And when I say dance, I mean mosh; and when I say mosh, I mean without doubt the best natured pit ever encountered. Did Snatch Game call for a Wall of Death? It looked like it the way the crowd parted, but the way it came back together again had far more embrace about it than angst.

The Buzz

There was beer split, and I don’t think anyone left without some of it being on them; in one moment reminiscent of 80s club exuberance, the bar appeared as a luxurious champagne waterfall when two full pints of cider went over in unison. 

Things got a bit messy, but I wouldn’t have had it any other way. All part of the buzz, and what a buzz. Not just a traditional British pub vibe, but that next level I could talk to anyone here like I’ve known them all my life rarely if ever found and something the punk/metal scene must take credit for, given the only places a likewise vibe has been experienced before are legendary East London metal/punk pub the Ruskin Arms and the Coalition, a grassroots punk/avant-garde/metal hangout in Toronto.

Both of which are now long closed thanks to gentrification/property development, so making a place like the Chelsea Inn—cos there’s no way an atmosphere like that is a one off—all the more special.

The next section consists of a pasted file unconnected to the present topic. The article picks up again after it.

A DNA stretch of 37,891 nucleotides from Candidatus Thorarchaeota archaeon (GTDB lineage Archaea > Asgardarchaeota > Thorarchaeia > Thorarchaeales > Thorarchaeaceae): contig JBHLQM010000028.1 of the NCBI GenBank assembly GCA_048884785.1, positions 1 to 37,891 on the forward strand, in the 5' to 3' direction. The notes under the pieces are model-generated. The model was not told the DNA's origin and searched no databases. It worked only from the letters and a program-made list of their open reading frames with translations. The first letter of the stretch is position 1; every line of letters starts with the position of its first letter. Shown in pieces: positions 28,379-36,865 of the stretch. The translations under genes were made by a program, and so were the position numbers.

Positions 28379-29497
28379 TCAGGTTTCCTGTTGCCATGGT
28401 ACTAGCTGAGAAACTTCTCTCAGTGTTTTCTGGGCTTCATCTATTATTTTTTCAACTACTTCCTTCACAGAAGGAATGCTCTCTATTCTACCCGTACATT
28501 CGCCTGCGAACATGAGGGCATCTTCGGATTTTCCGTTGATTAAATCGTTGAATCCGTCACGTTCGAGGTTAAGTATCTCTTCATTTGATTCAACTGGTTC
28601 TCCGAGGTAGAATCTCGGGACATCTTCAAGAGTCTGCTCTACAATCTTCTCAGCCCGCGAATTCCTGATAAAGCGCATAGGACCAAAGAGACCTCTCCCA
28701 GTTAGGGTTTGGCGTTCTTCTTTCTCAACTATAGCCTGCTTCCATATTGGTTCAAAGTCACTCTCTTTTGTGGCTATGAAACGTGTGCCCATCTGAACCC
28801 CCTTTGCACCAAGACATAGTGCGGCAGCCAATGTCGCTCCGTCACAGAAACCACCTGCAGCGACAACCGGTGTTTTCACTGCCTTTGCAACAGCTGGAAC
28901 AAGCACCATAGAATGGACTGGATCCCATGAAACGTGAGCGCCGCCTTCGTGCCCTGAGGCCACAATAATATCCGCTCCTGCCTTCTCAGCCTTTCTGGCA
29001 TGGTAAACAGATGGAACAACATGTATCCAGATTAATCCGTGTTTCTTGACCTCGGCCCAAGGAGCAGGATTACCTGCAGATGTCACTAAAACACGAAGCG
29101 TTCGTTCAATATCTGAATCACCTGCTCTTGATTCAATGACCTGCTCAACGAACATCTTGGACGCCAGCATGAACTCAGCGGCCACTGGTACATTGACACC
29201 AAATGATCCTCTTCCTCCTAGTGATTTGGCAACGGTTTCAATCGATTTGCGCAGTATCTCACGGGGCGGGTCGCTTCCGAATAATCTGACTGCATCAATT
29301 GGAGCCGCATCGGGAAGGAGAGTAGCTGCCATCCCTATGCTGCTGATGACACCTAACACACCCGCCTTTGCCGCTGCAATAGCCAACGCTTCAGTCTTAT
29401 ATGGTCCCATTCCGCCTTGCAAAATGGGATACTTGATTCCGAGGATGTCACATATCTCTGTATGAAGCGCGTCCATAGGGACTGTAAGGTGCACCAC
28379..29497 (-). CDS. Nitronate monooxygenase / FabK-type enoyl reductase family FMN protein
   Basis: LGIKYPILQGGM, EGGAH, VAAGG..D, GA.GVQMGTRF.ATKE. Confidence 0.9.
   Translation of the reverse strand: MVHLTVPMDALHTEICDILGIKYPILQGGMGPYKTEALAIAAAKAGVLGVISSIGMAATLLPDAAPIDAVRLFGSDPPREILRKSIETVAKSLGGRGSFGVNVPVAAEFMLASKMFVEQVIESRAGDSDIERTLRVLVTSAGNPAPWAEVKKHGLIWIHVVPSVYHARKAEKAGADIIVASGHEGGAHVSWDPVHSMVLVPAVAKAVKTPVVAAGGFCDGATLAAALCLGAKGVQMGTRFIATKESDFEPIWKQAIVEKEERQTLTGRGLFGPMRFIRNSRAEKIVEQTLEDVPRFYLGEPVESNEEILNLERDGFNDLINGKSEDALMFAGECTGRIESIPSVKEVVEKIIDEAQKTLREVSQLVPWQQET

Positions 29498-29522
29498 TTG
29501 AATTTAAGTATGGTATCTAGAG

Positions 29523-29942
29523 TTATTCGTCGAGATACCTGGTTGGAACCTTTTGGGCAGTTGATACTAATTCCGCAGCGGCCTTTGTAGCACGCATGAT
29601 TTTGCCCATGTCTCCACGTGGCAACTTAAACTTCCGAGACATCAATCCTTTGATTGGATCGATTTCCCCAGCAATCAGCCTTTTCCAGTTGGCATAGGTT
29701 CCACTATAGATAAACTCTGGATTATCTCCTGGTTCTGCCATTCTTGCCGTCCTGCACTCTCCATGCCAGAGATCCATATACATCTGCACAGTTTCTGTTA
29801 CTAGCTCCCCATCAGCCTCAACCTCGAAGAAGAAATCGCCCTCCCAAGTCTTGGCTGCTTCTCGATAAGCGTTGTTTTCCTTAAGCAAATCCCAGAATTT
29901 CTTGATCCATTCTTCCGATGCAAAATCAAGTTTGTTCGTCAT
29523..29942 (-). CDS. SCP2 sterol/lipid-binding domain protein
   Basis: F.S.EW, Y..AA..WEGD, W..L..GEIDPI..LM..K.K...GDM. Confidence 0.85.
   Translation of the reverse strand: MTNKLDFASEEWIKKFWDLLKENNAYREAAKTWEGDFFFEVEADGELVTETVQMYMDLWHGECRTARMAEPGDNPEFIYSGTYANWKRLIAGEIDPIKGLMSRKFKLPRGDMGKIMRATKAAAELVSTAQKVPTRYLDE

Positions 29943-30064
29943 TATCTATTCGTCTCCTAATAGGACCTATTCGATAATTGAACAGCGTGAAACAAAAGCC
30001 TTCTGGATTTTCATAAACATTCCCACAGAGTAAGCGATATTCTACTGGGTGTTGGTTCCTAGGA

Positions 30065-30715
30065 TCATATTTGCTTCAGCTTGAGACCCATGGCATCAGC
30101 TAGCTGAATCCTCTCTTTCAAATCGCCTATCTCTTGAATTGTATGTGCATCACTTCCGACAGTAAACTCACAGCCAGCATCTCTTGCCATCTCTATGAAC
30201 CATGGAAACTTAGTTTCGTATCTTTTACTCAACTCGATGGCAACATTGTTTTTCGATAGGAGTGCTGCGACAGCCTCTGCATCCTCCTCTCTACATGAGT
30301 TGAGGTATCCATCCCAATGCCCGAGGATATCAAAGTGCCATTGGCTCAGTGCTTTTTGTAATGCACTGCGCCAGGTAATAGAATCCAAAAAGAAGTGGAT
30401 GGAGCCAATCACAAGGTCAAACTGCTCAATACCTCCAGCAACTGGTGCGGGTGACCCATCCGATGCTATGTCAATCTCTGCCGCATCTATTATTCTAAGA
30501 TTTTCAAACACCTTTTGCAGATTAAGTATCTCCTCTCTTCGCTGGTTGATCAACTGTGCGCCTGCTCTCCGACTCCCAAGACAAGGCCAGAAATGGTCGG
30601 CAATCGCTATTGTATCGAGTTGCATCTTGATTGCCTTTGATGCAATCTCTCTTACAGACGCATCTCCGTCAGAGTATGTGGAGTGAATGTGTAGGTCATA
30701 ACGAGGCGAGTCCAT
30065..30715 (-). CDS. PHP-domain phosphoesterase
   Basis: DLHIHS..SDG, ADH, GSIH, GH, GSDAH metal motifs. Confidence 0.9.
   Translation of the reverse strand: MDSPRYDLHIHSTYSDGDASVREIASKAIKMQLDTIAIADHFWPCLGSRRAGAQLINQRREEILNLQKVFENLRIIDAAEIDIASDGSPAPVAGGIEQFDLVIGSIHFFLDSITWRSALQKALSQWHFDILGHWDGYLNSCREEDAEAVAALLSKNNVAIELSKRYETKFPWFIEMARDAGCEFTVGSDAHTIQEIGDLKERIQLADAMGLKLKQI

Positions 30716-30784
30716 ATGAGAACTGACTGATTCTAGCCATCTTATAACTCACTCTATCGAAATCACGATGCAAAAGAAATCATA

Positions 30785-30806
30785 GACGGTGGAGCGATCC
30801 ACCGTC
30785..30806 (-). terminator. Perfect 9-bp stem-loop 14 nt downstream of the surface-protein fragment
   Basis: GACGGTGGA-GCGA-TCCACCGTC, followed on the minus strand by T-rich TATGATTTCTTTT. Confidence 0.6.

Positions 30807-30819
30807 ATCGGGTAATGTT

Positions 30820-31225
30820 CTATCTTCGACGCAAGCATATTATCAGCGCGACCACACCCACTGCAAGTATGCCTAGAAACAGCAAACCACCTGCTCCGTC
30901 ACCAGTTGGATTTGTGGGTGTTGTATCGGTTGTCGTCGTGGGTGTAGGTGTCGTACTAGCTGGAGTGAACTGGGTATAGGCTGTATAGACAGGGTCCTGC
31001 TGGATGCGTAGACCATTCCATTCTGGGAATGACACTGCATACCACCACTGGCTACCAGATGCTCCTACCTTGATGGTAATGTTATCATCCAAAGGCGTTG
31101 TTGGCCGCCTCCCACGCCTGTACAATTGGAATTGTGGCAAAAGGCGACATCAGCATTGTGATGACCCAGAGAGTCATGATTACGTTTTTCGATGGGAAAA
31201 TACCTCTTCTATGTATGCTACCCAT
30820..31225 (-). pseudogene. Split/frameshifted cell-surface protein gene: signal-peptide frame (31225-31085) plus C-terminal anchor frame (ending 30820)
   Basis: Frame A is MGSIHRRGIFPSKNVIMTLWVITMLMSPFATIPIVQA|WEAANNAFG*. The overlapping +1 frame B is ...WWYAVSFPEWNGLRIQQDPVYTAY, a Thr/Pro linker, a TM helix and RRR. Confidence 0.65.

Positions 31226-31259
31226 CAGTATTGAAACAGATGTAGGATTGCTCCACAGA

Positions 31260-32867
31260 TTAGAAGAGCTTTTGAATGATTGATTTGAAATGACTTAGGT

The Beer

beer-1427737_f4b25_hdIcing on the cake: great choice of quality ales, ciders and stouts; my personal choice for the night being ARBOR’s SHANGRI-LA, a beautifully bodied IPA dripping in citrus and on a par with anything likewise offered in the ‘Shangri-La’ of craft beers, North America.

If beer’s your thing, the pub’s well worth a visit for that alone; just some might prefer to visit when things aren’t so busy . . .

The Bands

I wish I could say more about them all individually, but in not knowing a thing about any of them beforehand and given the atmosphere of the night, I have no concept of songs played whatsoever, except to say I didn’t stop grinning and each set absolutely flew by, the whole place bouncing along every beat of the way.

Each band was fully on it, oozing energy and spirit in leaps and bounds. I’d hands down go see all again and hopefully will.

Though that does lead to the one downside, and I’m almost loath to mention it as it has nothing to do with the pub, bands, or anyone at the gig at all; getting to and from.